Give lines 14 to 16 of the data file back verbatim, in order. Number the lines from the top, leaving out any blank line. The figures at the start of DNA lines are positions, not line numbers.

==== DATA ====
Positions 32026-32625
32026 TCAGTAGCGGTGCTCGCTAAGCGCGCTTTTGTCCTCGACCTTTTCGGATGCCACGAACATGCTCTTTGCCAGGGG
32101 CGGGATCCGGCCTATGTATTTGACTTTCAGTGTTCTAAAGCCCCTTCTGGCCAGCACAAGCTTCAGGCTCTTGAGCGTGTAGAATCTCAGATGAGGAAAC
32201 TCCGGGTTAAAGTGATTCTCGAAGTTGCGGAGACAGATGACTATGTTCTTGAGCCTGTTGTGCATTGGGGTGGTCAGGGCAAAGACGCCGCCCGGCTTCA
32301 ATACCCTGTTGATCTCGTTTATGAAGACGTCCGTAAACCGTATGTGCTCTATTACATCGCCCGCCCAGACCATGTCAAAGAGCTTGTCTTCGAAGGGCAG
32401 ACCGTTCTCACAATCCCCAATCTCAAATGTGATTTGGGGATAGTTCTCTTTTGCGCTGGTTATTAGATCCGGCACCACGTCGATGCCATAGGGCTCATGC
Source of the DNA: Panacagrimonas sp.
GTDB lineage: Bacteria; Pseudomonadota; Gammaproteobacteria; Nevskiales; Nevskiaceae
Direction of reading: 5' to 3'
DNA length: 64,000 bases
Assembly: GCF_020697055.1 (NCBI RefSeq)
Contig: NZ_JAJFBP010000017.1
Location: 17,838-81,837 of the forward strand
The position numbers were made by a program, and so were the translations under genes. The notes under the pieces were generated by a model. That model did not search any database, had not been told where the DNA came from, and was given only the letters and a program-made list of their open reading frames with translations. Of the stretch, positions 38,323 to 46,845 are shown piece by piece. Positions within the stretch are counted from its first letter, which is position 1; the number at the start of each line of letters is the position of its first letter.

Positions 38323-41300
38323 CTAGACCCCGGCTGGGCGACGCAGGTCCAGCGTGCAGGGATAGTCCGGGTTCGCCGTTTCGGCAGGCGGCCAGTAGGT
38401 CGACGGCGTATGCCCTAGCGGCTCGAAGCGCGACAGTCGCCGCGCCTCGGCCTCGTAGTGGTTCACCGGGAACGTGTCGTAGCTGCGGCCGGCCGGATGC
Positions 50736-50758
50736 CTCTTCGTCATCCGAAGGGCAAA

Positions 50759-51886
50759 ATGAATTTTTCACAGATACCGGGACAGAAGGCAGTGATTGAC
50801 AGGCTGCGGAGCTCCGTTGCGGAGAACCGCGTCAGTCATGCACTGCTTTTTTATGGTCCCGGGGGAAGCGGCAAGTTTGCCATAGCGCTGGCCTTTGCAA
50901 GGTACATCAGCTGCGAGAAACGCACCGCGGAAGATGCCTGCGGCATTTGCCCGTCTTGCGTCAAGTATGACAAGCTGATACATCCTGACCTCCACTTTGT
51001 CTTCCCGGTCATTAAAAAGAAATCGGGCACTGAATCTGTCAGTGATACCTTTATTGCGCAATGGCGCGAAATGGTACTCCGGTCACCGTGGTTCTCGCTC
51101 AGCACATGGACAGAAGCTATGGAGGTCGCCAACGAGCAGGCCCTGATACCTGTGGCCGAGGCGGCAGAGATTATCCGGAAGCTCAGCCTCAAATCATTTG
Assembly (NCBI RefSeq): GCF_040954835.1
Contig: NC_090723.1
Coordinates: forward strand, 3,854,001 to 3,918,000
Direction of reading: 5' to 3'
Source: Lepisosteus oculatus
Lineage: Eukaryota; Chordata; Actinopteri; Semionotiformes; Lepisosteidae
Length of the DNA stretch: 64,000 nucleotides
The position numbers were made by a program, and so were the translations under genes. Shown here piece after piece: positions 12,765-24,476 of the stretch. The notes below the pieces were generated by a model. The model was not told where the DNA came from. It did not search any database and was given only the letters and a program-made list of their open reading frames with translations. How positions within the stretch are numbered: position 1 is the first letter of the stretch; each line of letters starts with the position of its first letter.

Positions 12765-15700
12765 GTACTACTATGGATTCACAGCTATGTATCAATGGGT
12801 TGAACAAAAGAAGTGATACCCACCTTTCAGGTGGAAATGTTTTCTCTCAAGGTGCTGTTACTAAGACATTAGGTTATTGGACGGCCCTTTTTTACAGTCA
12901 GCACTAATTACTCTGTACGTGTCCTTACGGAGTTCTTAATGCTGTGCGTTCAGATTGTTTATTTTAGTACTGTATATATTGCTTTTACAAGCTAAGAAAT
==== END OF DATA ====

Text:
The position numbers were made by a program, and so were the translations under genes. The notes under the pieces were generated by a model. That model did not search any database, had not been told where the DNA came from, and was given only the letters and a program-made list of their open reading frames with translations. Of the stretch, positions 38,323 to 46,845 are shown piece by piece. Positions within the stretch are counted from its first letter, which is position 1; the number at the start of each line of letters is the position of its first letter.

Positions 38323-41300
38323 CTAGACCCCGGCTGGGCGACGCAGGTCCAGCGTGCAGGGATAGTCCGGGTTCGCCGTTTCGGCAGGCGGCCAGTAGGT